At one point in the visit a young male dancer, just in fourth grade, performed with the group. It was clear he had been involved in his art for most of his young life.  When he finished, Ms. Susilo commented, “How many fourth graders in the US get to perform with best professional performers in the country? In Bali, this is not unusual., it is how we nurture our next generation of great musicians.”  This reminded me of a comment made by Victor Wooten, author of The Music Lesson, about how we educate musicians in the West. He observed that when we learn to speak, we are always practicing with fluent masters of language (adults), but when we learn the language of music, we are always segregated into groups that know as little as we do about how to do it right.  He wonders why can’t our beginners play with musical masters right from the beginning as well.  Well, Victor, in Bali they do. Lesson Three: Might there be better ways for us to approach music education that mirrors language learning and nurtures the inner musician in all of us?

Finally, Çudamani is a beautiful example of a musical community.  In some ways they are an extreme example, since nearly everyone in the group is related to one another!  Everything about Çudamani reflects the depth of musical connectedness between the musicians.  When they are performing one of the largely improvised dance traditions, the musicians need to follow every nuanced movement of the dancer and adjust their playing accordingly.  Sudden crescendos, tempo changes, timbral changes flow from the group without hesitation.  There is no conductor as we know it to cue all these changes. The drummer does play a leadership role but the reality is that their musical community is so close-knit and familiar with one another and the genre that they play as one. They are as dexterous and connected as flashing school of minnows. No one is lost in his own part. All attention is outward. It is a beautiful thing to watch.  And what makes it even more engaging is that they are having an absolute blast playing together. The sheer number of smiles that graced the stage was striking. That openness and joy welcomes the audience into their beautiful community of music.  Witnessing this made me ponder how many times I see classical musicians actually exhibiting outright joy when they are sharing their music. Lesson four: remember the importance of building community through music, and creating music through community. It is, after all, why we do what we do.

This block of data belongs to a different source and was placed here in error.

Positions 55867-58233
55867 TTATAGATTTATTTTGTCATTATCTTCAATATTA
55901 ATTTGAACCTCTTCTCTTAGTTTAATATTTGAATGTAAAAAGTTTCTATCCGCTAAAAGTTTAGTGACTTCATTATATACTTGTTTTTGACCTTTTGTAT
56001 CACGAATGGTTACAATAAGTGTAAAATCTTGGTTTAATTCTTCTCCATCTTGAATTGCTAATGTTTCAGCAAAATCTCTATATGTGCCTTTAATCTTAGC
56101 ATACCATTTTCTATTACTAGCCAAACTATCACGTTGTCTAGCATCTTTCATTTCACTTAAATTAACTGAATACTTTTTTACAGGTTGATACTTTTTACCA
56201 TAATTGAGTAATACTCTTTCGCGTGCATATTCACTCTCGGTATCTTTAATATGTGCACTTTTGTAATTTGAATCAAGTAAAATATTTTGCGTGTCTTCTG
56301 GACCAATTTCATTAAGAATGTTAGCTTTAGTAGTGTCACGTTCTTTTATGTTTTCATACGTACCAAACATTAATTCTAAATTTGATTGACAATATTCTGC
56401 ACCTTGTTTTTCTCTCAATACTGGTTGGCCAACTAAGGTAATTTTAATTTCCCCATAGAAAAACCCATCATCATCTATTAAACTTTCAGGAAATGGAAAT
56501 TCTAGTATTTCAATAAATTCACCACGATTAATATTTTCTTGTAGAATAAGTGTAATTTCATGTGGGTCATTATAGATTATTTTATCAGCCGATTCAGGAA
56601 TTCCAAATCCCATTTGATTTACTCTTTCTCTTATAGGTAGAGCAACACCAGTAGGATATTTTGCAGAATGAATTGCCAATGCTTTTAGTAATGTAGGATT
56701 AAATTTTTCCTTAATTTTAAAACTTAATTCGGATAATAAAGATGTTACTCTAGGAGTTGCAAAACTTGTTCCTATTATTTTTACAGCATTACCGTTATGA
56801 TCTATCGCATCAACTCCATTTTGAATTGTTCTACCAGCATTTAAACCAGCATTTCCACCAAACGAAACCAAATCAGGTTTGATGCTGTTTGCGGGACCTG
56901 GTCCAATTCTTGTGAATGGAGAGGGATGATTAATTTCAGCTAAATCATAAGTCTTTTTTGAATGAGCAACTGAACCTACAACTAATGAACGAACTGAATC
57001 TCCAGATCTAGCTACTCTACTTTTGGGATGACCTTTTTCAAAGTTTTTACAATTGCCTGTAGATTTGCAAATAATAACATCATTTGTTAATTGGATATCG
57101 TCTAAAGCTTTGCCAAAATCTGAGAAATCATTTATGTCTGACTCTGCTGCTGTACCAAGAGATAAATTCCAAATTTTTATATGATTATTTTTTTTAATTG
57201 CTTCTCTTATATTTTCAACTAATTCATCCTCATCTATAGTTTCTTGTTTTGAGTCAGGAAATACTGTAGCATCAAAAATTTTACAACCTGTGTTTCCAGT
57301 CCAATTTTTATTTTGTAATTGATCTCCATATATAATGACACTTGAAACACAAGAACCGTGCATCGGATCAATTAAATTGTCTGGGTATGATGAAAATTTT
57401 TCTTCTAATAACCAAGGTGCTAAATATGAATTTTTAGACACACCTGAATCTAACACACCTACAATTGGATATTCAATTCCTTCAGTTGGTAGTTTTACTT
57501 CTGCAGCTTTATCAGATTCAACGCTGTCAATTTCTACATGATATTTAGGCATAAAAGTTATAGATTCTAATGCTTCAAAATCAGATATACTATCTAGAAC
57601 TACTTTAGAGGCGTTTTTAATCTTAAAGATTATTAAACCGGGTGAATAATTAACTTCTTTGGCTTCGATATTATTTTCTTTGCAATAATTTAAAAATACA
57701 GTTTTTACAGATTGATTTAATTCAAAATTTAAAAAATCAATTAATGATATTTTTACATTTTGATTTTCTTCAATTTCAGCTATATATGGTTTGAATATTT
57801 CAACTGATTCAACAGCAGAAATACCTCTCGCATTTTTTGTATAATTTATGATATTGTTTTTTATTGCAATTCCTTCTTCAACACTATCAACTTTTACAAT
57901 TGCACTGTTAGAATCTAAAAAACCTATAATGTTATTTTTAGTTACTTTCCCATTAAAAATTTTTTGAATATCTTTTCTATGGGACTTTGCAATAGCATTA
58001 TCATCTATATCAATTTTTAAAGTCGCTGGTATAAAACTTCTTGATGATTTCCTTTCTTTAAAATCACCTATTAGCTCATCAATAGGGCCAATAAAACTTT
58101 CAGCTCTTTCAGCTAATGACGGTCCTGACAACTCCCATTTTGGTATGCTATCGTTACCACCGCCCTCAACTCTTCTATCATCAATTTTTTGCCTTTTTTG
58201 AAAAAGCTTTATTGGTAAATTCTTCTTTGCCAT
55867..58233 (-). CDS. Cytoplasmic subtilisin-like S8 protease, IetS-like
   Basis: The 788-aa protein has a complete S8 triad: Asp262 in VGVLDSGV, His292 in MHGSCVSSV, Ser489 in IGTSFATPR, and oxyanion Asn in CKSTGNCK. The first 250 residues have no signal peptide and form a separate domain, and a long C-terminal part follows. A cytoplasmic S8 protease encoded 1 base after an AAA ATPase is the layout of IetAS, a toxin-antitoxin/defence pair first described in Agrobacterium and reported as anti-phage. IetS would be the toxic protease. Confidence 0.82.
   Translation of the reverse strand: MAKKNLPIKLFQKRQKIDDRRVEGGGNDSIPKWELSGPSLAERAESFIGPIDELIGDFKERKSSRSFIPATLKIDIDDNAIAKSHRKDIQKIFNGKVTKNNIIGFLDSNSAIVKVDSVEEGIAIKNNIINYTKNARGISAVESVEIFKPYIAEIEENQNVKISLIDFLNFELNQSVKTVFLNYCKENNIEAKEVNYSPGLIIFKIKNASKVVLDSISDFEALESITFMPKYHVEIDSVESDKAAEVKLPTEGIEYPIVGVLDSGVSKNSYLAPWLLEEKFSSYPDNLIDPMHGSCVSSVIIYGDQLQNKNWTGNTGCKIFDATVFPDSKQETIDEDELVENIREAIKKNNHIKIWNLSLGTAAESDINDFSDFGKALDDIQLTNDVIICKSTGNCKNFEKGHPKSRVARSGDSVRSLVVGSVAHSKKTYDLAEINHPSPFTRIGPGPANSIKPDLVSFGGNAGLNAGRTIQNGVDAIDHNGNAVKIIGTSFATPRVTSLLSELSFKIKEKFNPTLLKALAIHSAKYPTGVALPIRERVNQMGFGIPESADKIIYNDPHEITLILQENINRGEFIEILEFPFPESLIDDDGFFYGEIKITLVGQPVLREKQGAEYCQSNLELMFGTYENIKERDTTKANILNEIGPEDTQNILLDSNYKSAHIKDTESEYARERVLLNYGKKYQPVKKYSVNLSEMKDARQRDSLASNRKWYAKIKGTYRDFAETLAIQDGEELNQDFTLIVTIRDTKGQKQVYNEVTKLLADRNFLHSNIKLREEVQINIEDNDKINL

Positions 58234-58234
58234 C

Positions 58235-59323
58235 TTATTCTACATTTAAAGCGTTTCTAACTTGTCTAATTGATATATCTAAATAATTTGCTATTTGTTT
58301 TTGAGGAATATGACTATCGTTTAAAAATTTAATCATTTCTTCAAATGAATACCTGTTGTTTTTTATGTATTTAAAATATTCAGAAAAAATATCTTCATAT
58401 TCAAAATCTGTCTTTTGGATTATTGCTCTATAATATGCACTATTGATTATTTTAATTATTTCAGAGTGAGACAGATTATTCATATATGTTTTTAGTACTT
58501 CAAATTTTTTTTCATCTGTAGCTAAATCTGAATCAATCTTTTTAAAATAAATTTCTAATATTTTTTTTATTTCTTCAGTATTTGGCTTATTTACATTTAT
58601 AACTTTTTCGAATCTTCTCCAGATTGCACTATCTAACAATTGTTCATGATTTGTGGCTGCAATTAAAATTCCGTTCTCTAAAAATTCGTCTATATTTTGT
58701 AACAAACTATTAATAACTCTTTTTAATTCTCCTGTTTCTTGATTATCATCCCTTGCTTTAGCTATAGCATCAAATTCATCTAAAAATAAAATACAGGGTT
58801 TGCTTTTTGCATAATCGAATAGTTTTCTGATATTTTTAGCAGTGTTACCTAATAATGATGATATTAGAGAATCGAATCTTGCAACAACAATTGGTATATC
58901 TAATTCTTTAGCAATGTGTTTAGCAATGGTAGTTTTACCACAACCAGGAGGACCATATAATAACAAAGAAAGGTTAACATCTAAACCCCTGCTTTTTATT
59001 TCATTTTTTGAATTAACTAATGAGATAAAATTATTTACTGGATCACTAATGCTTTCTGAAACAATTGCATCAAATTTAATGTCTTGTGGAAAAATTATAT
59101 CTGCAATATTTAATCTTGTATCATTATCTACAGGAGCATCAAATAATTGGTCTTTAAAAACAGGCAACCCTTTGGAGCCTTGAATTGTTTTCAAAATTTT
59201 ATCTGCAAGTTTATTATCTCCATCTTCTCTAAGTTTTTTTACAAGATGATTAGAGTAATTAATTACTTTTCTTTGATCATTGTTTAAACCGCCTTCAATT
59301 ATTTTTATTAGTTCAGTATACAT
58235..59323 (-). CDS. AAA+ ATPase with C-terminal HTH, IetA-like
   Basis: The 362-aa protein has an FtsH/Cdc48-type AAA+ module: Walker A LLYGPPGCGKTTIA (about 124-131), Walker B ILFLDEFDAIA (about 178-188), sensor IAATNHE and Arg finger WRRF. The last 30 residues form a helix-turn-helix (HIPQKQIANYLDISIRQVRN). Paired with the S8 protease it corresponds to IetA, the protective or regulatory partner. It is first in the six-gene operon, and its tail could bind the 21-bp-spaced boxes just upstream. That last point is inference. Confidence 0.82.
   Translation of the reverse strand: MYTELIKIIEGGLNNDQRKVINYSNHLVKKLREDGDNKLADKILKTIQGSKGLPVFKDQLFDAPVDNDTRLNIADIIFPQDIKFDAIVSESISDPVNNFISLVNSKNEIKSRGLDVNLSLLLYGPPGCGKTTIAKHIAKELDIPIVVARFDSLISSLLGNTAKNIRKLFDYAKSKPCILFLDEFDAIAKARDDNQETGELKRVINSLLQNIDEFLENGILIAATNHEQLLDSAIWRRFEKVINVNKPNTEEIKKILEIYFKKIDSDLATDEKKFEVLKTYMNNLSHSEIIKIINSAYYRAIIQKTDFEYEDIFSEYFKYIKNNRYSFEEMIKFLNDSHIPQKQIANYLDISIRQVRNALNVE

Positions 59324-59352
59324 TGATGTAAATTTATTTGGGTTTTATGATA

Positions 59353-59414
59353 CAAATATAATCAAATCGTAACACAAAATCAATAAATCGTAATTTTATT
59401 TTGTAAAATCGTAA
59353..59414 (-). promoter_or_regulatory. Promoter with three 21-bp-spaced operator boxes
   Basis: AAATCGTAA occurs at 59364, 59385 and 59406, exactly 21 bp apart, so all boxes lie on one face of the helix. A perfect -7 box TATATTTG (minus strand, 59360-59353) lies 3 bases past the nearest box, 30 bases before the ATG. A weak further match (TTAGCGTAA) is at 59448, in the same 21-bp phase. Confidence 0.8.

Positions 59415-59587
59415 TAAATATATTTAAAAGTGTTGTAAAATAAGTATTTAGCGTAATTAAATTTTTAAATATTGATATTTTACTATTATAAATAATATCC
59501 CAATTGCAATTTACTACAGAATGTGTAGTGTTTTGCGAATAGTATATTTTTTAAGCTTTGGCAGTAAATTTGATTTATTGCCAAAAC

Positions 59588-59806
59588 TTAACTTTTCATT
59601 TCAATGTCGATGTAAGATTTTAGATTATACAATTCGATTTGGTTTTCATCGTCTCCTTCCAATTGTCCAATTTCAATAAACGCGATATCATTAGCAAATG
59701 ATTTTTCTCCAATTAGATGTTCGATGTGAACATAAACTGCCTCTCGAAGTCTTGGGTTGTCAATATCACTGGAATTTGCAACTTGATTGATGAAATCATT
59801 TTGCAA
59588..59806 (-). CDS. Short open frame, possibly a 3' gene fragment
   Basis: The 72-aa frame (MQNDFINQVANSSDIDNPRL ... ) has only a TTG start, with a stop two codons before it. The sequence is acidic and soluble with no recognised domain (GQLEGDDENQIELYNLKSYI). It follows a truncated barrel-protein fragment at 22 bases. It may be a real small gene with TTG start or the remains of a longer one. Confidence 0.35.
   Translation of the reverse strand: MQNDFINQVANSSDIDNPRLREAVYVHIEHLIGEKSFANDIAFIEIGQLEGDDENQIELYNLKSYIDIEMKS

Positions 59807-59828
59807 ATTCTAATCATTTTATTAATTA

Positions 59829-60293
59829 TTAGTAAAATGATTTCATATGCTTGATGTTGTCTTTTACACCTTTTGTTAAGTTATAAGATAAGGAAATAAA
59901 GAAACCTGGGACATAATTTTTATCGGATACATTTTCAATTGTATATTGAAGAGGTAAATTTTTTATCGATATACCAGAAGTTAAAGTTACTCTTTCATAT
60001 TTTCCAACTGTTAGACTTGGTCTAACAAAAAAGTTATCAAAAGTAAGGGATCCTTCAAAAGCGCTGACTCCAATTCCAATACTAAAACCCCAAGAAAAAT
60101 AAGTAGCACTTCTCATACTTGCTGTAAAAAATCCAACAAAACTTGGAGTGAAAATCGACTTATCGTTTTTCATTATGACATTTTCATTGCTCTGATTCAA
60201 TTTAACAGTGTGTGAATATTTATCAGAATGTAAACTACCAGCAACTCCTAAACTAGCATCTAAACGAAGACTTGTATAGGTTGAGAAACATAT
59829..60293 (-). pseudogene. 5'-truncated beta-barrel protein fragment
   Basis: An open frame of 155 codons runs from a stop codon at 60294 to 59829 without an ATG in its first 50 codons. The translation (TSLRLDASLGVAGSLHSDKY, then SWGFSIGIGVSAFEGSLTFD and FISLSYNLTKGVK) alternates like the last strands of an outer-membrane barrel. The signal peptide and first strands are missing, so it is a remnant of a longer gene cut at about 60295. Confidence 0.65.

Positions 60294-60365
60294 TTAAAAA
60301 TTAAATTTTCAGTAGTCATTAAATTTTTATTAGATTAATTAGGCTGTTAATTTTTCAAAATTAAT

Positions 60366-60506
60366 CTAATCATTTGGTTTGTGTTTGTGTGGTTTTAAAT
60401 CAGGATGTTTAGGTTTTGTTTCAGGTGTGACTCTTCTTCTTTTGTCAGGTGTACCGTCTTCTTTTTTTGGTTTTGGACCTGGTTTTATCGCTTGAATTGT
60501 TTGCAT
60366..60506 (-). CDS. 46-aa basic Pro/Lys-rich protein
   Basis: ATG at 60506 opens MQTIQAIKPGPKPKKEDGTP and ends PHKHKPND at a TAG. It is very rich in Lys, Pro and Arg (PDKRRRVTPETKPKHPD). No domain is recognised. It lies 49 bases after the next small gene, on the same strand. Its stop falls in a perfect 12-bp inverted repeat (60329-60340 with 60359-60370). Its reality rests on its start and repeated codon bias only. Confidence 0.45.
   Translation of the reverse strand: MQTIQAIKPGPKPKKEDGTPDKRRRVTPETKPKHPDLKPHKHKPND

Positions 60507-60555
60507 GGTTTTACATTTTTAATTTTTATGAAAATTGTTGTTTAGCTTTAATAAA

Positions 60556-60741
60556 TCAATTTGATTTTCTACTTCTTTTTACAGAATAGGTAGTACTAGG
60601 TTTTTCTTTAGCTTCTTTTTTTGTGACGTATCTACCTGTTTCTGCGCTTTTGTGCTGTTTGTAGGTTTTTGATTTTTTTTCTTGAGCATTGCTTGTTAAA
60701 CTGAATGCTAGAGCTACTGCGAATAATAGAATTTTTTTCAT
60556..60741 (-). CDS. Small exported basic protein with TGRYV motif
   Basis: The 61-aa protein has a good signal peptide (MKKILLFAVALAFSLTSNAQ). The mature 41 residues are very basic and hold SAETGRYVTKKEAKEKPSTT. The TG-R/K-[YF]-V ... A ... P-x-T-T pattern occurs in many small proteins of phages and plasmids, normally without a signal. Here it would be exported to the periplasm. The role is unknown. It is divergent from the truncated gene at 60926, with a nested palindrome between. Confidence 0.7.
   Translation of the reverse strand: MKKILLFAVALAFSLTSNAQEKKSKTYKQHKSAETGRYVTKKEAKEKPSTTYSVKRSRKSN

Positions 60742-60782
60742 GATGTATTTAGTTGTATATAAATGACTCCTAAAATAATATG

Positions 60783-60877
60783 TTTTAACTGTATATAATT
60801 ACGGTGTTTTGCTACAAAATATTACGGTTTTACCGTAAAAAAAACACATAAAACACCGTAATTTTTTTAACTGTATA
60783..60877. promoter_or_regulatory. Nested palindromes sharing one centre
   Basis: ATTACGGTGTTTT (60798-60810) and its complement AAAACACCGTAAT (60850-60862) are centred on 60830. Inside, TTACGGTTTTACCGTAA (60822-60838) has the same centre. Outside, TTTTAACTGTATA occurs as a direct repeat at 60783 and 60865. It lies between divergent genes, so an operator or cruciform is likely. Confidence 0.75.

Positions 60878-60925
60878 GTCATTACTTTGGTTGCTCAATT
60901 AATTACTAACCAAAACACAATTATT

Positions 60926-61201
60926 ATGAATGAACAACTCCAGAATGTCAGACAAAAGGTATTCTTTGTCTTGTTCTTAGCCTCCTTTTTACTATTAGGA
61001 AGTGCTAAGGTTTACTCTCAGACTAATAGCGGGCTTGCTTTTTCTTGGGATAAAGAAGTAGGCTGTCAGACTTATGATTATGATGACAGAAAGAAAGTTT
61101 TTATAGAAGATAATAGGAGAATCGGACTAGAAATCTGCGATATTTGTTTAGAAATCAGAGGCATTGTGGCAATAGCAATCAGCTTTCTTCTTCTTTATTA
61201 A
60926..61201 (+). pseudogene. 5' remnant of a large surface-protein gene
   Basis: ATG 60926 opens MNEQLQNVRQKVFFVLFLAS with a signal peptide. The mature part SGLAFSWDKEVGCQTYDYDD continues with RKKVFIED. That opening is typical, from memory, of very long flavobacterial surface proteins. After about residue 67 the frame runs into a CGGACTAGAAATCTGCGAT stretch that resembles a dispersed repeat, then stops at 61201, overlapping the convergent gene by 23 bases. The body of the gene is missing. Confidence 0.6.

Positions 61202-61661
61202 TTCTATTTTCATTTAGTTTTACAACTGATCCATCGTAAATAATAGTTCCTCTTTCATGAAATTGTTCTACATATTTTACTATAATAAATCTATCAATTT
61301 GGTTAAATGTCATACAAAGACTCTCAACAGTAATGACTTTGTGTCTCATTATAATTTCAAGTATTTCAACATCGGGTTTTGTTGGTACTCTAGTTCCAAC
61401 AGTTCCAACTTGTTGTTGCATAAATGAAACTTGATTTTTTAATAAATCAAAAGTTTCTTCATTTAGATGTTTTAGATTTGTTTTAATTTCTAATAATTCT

Even though Çudamani has left Lawrence, we are truly blessed to have  one of itsfounders,  I. Dewa Ketut Alit Adnyana, as an integral part of our Conservatory. Through his patient mentoring, well  over 100 Lawrence students have learned to play gamelan over the past three years, and six have traveled to Bali for further study with Çudamani.   Along with learning how to play, our LU gamelan students are also experiencing Balinese music culture. These are deeply valuable lesson which they will carry with them no matter if they end up in Symphony Hall or in front of a high school band. What makes this more special is that our gamelan, Gamelan Cahaya Asri, is open to all Lawrence students whether they are in the Con or not. The Community Gamelan is also open to all Appleton area community members though the Academy of Music.  So what are you waiting for, come play!

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Brian Pertl

Brian Pertl, Dean of the Coservatory of Music at Lawrence University, has degrees from Lawrence University in Trombone Performance and English, as well as a graduate degree in Ethnomusicology. He is a passionate advocate of music and music education. He is thrilled to be back at Lawrence working with an exceptional faculty, and an exceptional student body.